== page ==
Ball pythons are constantly in the spotlight for being one of the most popular pet snake breeds. But just because you may have heard a lot about these beloved creatures doesn’t mean you know everything there is to know about them. If ball pythons aren’t already one of your favorite snakes, we’ve got 20 interesting facts about ball pythons that will have you joining their throngs of fans.
Brief Overview of Ball Pythons
These stunning snakes hail from West and Central Africa and have become iconic in the reptile world and of the exotic pet industry as a whole. They’re one of the smallest of the python family and have the disposition to match. Renowned for being well-tempered and extraordinarily tolerant of handling, ball pythons are a delightful pet option for both beginners and experienced hobbyists.
20 Interesting Facts About Ball Pythons
- The scientific name for the ball python is based in history (Hint: They used to be a favorite of royalty!)
The Latin name for ball pythons, Python regius, translates to “royal python”. Why? This snake is believed to be a favorite of African royalty who frequently wore live ball pythons as jewelry. The names can be used interchangeably as the ball python and royal python are the same snake.
- Their common name is tied to their defense mechanism
So where does the “ball” part of their name come from? You won’t have to wait long to find out. When these snakes feel threatened, their natural instinct is to tightly curl up into themselves. These non-aggressive snakes are lovers, not fighters.
- Ball pythons are sacred to a tribe in Nigeria
The Igbo (sometimes referred to as Ibo) religion believes ball pythons to be messengers of a soil goddess. These animals are still revered today and to come across one is considered to be a good omen. Accidentally killing one, however, is considered bad luck as well as a punishable offense.
- Female ball pythons are typically larger than the males
On average, ball pythons have an average length of around 4 feet. Females tend to be larger between 4 and 5 feet long, while the males rarely exceed 4 feet. Sex-based size differences within a species is called sexual dimorphism and is very common in the animal world.
- They sometimes reproduce asexually
A ball python recently made headlines when she laid a clutch of eggs after 15 years of isolation and no contact with a male. Parthenogenesis, asexual reproduction by a species that normally is sexually reproducing) is a rare anomaly that has only been documented in four types of animals: sharks, birds, lizards, and snakes. The eggs laid from these circumstances don’t always hatch, but in the instances that they do, they are genetically identical to the mother but always males.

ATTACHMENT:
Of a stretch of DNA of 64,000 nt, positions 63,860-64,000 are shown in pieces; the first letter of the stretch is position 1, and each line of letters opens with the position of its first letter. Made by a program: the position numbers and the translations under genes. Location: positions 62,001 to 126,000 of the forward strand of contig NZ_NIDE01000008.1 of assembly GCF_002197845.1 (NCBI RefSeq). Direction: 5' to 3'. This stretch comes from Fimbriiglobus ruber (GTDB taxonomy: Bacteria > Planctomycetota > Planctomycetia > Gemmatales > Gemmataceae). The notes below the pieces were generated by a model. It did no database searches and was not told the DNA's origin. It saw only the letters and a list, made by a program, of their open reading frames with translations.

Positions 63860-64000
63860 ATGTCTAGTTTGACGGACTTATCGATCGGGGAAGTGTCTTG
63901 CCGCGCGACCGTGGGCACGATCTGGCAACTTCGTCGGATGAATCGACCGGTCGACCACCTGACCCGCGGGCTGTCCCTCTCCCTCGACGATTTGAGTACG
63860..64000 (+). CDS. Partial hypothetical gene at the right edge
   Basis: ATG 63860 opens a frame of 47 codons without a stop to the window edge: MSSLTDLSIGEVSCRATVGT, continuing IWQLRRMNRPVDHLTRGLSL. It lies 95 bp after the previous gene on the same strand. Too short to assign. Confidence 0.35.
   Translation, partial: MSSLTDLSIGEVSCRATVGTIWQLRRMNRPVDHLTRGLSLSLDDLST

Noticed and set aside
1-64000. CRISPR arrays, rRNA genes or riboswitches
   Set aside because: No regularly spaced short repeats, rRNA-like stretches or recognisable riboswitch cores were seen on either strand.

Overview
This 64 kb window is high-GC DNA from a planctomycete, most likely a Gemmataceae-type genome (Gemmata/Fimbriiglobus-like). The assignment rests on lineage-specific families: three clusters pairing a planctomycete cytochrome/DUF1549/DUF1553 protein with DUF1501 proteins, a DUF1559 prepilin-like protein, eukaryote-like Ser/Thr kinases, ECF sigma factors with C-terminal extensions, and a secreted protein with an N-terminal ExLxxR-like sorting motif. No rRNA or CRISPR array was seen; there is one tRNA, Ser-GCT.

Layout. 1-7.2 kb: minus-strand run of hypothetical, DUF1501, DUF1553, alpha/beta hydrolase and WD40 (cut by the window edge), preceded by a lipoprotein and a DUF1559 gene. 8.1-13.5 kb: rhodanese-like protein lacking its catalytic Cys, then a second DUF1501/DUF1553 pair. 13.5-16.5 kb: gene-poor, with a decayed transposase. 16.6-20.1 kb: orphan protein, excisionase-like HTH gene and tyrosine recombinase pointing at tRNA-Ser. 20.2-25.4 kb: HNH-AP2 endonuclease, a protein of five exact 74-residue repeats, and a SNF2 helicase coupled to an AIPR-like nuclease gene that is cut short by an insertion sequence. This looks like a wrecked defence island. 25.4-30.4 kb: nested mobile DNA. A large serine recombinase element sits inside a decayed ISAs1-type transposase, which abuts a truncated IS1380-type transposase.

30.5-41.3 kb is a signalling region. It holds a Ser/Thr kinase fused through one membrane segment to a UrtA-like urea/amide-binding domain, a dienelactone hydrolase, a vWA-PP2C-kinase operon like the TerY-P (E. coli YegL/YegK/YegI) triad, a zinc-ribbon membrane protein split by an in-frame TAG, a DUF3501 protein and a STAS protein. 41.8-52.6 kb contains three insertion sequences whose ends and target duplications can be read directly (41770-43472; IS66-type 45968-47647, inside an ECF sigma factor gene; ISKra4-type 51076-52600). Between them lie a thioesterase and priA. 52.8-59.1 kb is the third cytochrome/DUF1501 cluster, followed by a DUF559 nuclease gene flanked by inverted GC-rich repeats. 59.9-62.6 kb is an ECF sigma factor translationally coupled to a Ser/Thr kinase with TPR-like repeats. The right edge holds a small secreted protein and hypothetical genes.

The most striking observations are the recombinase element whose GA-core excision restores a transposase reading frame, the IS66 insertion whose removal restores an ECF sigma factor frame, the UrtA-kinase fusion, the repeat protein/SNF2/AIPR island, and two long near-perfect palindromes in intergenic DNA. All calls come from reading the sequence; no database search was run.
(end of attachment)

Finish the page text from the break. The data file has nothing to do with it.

- Pregnant snakes don’t eat
Talk about a dedicated mom. While snakes aren’t known for being the most attentive parents, female ball pythons will stay coiled around her eggs, keeping them warm as well as safe from predators. It takes between 55 to 70 days for ball python eggs to hatch and during this period the mother snake will not hunt or eat at all. It’s not uncommon for a mother ball python to lose almost half her body weight, and can take several months to regain. This is extremely taxing and why ball pythons only breed once every few years.
- They can lay almost twice as many eggs as an average clutch
Ball pythons have been known to lay up to 12 eggs in a single clutch. The average number of eggs for snakes is only 6. But, this is balanced out by the fact that the females only breed once every 2-3 years. They usually do so in a narrow time frame of late December or January.
- There are over 50 ball python morphs
If you are looking for a customizable pet, look no further. The ball python has the most morphs of any other popular pet snake species. There are formally recognized morphs, but enthusiastic breeders have expanded the total number to be in the thousands.
- No two ball pythons have the same pattern
Just as no two humans have the same fingerprint, no two ball pythons have the exact same pattern. The one exception, however, is in the rare occurrence of baby python twins.
- They don’t have fangs, they have teeth (and over 100 of them)
As a nonvenomous snake, ball pythons don’t have fangs. Instead, that can have up to 100 needle-like teeth that point backward. In the wild, this would help prevent their live prey from escaping. Despite how fearsome this may sound, ball python bites are remarkably mild and rarely ever painful.